Let’s say that you actually succeed in writing all those posts over the course of 6 months, generating loads of links along the way. How long can you keep that up? After 6 months of that, your business could be in the toilet, anyway, as I can’t imagine you’ve been able to pay attention to much else.
I realize that the above example is outrageous, but it’s not that far off from some proposals that have come to me. Many people still assume that quantity is the key to building links. They forget about the time it takes to build up a community on social media, form relationships that are give and take, and actually generate content that attracts great links.
Let’s now look at three issues commonly faced by webmasters and go through some examples of sustainable link goals.
Getting A New Site Off The Ground
First of all, here’s something you do not ever want to do for a new site: buy links, or buy into a link network. Those types of links are risky, and a new site with no link padding usually cannot afford the risk. It’s tempting, I know, and while I do believe there’s a time for link buys, it’s not now.
Secondly, buying links is also not very sustainable unless you’re made of money. If you don’t expect to have the budget to renew those links in 12 months, you’re probably better off doing something else.
Ask yourself where you want your site to be this time next year, and map out a 3-month, 6-month, and 12-month plan alongside estimated costs. Double those costs and halve the amount of links you think you’ll gain. Double the amount of work it will actually take to get where you want to be.
Yes, I think that’s a negative way to approach it, but you don’t create anything sustainable by running out of steam and sitting around with no ideas, no money, and no manpower for 6 months out of the year.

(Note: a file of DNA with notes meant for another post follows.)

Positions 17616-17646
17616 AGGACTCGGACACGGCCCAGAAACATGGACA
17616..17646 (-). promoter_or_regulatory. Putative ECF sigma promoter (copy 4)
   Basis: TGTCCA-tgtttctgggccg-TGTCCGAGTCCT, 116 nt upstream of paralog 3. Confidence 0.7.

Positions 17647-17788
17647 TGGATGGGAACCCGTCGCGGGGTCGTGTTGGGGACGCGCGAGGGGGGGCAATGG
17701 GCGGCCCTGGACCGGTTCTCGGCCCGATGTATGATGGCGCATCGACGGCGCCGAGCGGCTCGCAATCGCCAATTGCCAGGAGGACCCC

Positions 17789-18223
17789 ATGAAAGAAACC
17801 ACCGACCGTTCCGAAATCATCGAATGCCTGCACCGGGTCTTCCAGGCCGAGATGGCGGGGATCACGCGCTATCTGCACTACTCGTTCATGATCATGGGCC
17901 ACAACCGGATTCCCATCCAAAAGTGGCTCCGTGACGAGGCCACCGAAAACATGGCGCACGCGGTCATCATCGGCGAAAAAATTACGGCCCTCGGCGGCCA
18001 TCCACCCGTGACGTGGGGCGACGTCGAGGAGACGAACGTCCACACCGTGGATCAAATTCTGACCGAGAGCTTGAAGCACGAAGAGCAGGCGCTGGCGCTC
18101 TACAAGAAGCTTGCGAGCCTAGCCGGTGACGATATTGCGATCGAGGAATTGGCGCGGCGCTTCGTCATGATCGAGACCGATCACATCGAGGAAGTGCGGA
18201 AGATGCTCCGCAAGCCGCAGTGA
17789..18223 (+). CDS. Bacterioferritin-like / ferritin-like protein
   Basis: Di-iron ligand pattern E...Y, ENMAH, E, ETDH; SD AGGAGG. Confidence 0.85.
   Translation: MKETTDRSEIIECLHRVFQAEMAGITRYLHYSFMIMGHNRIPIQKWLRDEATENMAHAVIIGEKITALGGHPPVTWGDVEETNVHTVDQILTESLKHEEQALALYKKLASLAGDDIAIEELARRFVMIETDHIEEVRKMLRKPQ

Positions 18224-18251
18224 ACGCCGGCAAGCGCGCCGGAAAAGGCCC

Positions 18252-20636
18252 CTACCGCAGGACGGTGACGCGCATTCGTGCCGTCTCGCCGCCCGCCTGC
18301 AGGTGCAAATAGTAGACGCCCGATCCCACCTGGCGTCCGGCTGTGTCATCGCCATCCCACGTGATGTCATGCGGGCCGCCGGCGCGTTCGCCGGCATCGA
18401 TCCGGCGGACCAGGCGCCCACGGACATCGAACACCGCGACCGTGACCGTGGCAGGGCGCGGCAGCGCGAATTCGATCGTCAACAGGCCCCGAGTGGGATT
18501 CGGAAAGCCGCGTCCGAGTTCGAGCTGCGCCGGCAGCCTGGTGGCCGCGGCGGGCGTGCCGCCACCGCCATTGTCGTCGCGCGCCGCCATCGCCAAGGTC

Let’s say you have just started a site selling unroasted coffee beans. You do some competitive analysis on the sites ranking highly in your niche and find that on average, most have between 500 and 1,000 unique linking domains. You currently have zero. Below is an example plan.
1. Set up your social media signatures
I highly recommend Knowem for this, as they’ll do the work for you for a price, but it’s time well saved when you’re starting out and need to be doing other things. After you have this done (or after you’ve done it yourself), go and actually use the big ones that matter. For me, it’s Twitter, Facebook, and Google +. I’d recommend at least one of those for anyone, but if you’re going to be creating content under your name or brand, I think G+ is critical.
2. Get your site listed in the good directories
I don’t recommend that anyone solely focus on directories, and a lot of them are truly abysmal, but there are good directories out there. Since I wanted a second opinion on which ones are good for most businesses, I asked Debra Mastaler, and her top picks are Joe Ant, Yahoo!, Ezilon, Euroseek, Family Friendly Sites, and BOTW.